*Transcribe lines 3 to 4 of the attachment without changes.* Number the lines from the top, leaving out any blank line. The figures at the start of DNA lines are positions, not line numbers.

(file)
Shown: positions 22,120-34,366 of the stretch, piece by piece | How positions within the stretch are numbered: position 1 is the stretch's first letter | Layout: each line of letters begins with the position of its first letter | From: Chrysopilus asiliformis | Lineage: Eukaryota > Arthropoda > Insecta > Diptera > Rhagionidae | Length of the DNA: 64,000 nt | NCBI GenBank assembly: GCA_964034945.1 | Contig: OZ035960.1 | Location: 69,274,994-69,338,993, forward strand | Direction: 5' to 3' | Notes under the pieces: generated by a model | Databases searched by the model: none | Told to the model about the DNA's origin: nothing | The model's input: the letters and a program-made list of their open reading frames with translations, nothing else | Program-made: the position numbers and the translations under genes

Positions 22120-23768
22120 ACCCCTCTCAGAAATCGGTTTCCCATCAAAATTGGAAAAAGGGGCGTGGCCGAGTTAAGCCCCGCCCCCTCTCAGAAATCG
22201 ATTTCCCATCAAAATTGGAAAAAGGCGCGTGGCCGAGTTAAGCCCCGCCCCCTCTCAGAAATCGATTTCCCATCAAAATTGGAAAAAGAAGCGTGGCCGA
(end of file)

22120 ACCCCTCTCAGAAATCGGTTTCCCATCAAAATTGGAAAAAGGGGCGTGGCCGAGTTAAGCCCCGCCCCCTCTCAGAAATCG
22201 ATTTCCCATCAAAATTGGAAAAAGGCGCGTGGCCGAGTTAAGCCCCGCCCCCTCTCAGAAATCGATTTCCCATCAAAATTGGAAAAAGAAGCGTGGCCGA